Ch9 Pt1 Sponsorship to Australia

“They’ve published it,” said Irena. 

She held out a short typewritten note to me.

Dear Sir,

Your letter to The Editor was published in ‘The Sun’ today, and we have pleasure in enclosing a cutting.

                “Yours faithfully ………..”

It was signed by The Associate Editor of the Sydney Sun.

“Well,” I said, “let’s hope it will help us to get on our way to Australia.”

Irene and I were in the small upstairs flat near Notting Hill Gate that we had been lucky enough to rent after our marriage early in 1947. The letter, which had just reached us after journeying half way across the world from Sydney to London, was the result of our latest effort to obtain a sponsor to bring us to Australia.

We had decided many months ago that our future lay in Australia. The idea of migrating had been at the back of my own mind for a long time. After the war it was resurrected by the publicity given to the country by its “Food Parcels for Britain” scheme. The Australian Government also initiated a drive for British migrants. The problem was to obtain berths on the limited number of overcrowded ships.

During the war in Britain we had seen quite a few Australian airmen who were regularly engaged on bombing raids over Germany. Also one saw occasional Australian sailors. I do not recall ever meeting any Australian soldiers. After their stint in the Middle East the Australian Prime Minister of the time, John Curtin, had withdrawn them to Australia to fight the Japanese in New Guinea. This was after a ferocious but well-concealed row with the British Prime Minister Churchill who thought that Australia was expendable, and could be liberated from the Japanese after the defeat of the Germans in Europe and North Africa.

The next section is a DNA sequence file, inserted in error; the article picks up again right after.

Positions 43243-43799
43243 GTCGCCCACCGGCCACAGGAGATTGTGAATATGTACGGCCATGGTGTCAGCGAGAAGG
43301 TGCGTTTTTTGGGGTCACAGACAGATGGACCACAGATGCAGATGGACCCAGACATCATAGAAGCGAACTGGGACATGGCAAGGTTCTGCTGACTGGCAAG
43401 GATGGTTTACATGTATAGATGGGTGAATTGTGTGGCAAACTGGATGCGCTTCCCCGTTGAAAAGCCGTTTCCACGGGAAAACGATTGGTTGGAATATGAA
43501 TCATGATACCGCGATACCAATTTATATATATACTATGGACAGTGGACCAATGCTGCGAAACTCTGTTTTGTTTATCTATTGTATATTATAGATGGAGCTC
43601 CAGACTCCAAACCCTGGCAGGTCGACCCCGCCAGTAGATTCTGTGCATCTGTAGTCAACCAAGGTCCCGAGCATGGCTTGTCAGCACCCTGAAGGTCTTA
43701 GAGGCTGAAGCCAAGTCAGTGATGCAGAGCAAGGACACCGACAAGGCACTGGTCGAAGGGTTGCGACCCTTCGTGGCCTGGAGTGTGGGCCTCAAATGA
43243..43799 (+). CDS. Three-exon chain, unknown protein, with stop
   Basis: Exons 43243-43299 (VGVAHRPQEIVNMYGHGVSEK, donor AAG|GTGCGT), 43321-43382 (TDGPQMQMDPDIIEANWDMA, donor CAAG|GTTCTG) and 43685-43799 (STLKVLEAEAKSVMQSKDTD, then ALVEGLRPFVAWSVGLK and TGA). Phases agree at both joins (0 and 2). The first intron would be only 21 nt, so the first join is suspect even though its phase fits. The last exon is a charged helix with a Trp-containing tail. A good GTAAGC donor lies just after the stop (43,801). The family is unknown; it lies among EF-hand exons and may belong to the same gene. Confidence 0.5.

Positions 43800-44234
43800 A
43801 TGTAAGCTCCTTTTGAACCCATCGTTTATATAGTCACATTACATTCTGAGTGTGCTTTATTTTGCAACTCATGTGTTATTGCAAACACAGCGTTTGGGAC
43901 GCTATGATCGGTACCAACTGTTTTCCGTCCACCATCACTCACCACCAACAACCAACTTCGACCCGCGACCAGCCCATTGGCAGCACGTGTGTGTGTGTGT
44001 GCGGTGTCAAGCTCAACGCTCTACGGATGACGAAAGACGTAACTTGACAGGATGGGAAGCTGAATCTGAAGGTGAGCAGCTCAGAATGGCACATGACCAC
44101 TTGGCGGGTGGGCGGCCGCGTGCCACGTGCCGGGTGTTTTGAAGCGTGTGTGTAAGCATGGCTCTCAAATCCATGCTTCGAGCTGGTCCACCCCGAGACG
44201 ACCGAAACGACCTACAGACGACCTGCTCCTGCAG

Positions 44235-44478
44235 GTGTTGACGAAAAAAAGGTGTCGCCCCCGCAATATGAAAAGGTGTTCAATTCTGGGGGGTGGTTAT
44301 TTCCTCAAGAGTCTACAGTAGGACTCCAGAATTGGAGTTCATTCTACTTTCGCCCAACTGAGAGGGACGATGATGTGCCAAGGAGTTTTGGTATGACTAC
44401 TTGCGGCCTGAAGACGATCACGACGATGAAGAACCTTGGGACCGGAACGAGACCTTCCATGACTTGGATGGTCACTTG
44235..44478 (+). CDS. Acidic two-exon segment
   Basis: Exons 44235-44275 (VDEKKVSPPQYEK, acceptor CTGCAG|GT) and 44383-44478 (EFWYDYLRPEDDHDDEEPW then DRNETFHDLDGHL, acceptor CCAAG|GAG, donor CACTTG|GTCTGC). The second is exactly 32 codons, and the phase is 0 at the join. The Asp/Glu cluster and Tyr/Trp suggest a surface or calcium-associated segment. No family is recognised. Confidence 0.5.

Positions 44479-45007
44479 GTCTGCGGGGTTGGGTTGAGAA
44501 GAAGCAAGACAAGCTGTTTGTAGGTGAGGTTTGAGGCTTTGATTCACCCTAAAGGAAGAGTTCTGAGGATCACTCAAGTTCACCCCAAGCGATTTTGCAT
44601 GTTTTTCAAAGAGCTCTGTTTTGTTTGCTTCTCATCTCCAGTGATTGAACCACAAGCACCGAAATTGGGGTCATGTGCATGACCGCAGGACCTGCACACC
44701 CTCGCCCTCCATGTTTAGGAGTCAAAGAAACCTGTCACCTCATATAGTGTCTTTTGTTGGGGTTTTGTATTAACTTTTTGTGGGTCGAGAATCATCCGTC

Irene had known a few Australians in Cairo. They were rather notorious for misbehaving themselves and taking bars and bistros apart. She said that basically they were lonely and frustrated, and weren’t really bad at heart.

The Agents General for all the Australian States were in the west end of London, and most of them in The Strand. Thus I could walk across Waterloo Bridge from the Headquarters of the London County Council where I worked and read the Australian newspapers, which were always on display during the lunch hour. I did this for two years so that when the time eventually came for us to go, I felt that I knew as much about modern Australia as I did about England, and when we got there, I would not be a stranger. I also read as many books on Australia and Australian history as I could find in the library with the object of making mental preparation for the future.